Weekly Wrapup: Cannabis Dispensary Challenges IRS + California Pot Legalization Efforts on Track

Pay close attention to what’s going on with Harborside Health Center in California, as the battle between the medical marijuana dispensary and the IRS could have repercussions for everyone involved in the cannabis industry.

As we reported last week, the Oakland-based dispensary has formally protested a $2.4 million tax bill it received from the Internal Revenue Service. Government tax officials determined that Harborside cannot deduct common expenses – such  as electric bills – because its business revolves around a drug that is illegal federally. As a result, Harborside now has to pay back taxes from previous years in which it claimed the deductions

Why is this important to you? If the IRS decision holds, it essentially means that most businesses in the medical marijuana
industry – from dispensaries to growers – will not be allowed to claim standard business deductions. The bottom line: You’ll
pay more in taxes than other businesses, in some cases much more. Most companies in any industry would struggle to survive if they couldn’t claim standard deductions, and the same is true in medical cannabis. Harborside has even said that, should the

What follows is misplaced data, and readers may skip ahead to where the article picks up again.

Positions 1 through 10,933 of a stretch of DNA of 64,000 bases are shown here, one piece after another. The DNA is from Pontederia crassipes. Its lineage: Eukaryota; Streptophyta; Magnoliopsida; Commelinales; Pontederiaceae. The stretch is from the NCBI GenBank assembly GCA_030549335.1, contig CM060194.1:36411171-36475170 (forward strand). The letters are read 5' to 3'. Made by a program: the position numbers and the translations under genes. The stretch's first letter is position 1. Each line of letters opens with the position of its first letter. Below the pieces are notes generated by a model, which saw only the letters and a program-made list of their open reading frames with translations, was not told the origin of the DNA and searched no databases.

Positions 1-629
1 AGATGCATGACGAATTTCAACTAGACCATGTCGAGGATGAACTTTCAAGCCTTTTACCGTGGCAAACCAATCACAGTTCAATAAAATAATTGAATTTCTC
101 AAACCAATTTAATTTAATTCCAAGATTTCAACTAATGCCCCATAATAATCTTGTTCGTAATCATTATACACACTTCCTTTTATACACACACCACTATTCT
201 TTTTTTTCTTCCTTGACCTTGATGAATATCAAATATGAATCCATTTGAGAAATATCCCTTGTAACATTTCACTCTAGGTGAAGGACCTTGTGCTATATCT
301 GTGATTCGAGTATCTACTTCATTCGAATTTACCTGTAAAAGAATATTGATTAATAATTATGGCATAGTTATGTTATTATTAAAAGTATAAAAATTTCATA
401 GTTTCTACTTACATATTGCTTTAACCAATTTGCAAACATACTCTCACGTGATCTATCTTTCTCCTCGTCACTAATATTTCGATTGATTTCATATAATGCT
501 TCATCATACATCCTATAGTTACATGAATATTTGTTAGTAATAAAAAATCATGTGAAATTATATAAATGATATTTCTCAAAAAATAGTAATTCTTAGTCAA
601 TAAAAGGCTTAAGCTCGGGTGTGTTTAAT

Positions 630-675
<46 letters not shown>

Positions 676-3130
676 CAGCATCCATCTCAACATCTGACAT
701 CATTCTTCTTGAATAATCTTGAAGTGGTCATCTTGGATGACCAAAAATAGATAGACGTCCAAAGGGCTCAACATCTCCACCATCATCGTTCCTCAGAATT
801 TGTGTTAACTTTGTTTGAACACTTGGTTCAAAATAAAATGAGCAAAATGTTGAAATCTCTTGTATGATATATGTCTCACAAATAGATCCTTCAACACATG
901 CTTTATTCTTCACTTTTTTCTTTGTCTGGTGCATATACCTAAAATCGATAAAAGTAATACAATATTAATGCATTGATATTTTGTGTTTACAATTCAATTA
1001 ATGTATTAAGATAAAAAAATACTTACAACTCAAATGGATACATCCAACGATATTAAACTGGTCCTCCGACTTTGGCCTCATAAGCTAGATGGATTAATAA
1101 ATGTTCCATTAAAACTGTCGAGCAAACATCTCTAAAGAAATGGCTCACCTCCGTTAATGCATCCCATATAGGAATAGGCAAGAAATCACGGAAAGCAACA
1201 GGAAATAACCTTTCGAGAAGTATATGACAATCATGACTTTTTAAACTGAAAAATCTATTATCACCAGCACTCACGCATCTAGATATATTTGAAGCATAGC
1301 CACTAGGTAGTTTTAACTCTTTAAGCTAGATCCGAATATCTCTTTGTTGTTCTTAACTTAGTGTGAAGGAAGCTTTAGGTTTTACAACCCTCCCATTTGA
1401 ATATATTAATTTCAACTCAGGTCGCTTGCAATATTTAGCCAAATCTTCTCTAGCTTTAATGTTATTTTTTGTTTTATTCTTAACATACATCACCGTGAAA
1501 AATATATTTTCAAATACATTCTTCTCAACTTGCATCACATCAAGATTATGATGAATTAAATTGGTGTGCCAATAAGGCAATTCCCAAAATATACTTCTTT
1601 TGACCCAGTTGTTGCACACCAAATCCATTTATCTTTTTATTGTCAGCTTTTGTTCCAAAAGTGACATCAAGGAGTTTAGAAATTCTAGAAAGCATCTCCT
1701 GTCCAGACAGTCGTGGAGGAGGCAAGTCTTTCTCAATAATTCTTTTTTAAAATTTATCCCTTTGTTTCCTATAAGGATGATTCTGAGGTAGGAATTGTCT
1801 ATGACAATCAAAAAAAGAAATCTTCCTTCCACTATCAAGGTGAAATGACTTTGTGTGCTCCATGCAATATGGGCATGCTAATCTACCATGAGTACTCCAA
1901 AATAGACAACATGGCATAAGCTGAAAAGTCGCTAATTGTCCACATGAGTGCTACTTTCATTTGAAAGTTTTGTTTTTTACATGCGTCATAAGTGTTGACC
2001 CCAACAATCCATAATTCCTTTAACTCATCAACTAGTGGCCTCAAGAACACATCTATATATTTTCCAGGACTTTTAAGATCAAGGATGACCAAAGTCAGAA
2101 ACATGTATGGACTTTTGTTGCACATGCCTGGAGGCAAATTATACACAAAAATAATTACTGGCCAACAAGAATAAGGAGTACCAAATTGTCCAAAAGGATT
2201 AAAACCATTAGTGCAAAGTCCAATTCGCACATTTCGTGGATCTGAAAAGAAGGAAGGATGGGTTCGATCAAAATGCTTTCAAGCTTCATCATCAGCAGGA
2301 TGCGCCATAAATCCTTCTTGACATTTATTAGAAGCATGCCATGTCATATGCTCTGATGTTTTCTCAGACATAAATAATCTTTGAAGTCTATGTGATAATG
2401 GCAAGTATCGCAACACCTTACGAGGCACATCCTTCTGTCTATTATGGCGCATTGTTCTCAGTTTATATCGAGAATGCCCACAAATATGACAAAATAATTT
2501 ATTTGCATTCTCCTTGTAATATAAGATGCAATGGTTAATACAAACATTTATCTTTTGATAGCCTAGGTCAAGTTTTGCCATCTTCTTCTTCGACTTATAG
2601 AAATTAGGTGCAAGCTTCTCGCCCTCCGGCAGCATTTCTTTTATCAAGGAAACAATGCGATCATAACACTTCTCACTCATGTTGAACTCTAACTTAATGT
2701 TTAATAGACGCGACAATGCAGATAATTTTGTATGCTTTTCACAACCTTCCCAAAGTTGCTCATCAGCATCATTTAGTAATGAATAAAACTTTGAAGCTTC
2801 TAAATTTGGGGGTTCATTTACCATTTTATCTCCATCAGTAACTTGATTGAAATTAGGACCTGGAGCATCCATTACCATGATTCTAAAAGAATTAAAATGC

IRS ruling stand, the dispensary might not make it in the long run.

The IRS has a few more weeks to respond to Harborside’s complaint. It could theoretically reconsider its decision, but don’t
hold your breath. The government, after all, made its initial determination after a lot of thought, considering the IRS audit of Harborside lasted a year and a half.

California was also at the center of another top MMJ news story last week. A new poll found that 62% of likely voters in the state back a proposal to allow adults to use cannabis for any reason. If support is indeed that strong, the proposal – called the
Regulate Marijuana Like Wine Act of 2012 – stands a real chance of getting on the ballot and passing. Similar efforts in Colorado and Washington State are gaining momentum as well.

The next big question: What happens if a state actually does approve the general use of marijuana? It’s tough to
say, but it would certainly intensify the battle between states and the federal government on the issue of cannabis.

Medical Marijuana Business Daily’s other top stories from last week:
Company plans dispensary acquisition spree in Colorado
Symposium unites DC pot industry
New book explores secrets of successful MMCs
Guest column: 5 people to watch in in 2012

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